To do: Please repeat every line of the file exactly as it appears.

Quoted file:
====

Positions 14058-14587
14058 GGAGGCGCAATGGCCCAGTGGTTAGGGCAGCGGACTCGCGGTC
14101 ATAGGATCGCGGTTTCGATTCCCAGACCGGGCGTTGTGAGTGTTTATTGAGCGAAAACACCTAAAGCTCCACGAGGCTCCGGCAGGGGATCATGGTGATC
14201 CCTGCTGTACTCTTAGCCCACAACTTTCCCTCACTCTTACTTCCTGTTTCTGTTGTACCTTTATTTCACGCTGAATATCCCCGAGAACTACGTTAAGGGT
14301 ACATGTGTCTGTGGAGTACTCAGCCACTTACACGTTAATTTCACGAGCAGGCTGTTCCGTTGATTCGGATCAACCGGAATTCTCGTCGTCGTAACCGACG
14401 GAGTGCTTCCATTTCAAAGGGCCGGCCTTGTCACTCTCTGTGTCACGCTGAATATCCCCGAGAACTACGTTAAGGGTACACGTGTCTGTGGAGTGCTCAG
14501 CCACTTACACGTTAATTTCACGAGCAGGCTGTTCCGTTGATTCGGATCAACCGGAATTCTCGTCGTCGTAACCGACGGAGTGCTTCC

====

Positions 14058-14587
14058 GGAGGCGCAATGGCCCAGTGGTTAGGGCAGCGGACTCGCGGTC
14101 ATAGGATCGCGGTTTCGATTCCCAGACCGGGCGTTGTGAGTGTTTATTGAGCGAAAACACCTAAAGCTCCACGAGGCTCCGGCAGGGGATCATGGTGATC
14201 CCTGCTGTACTCTTAGCCCACAACTTTCCCTCACTCTTACTTCCTGTTTCTGTTGTACCTTTATTTCACGCTGAATATCCCCGAGAACTACGTTAAGGGT
14301 ACATGTGTCTGTGGAGTACTCAGCCACTTACACGTTAATTTCACGAGCAGGCTGTTCCGTTGATTCGGATCAACCGGAATTCTCGTCGTCGTAACCGACG
14401 GAGTGCTTCCATTTCAAAGGGCCGGCCTTGTCACTCTCTGTGTCACGCTGAATATCCCCGAGAACTACGTTAAGGGTACACGTGTCTGTGGAGTGCTCAG
14501 CCACTTACACGTTAATTTCACGAGCAGGCTGTTCCGTTGATTCGGATCAACCGGAATTCTCGTCGTCGTAACCGACGGAGTGCTTCC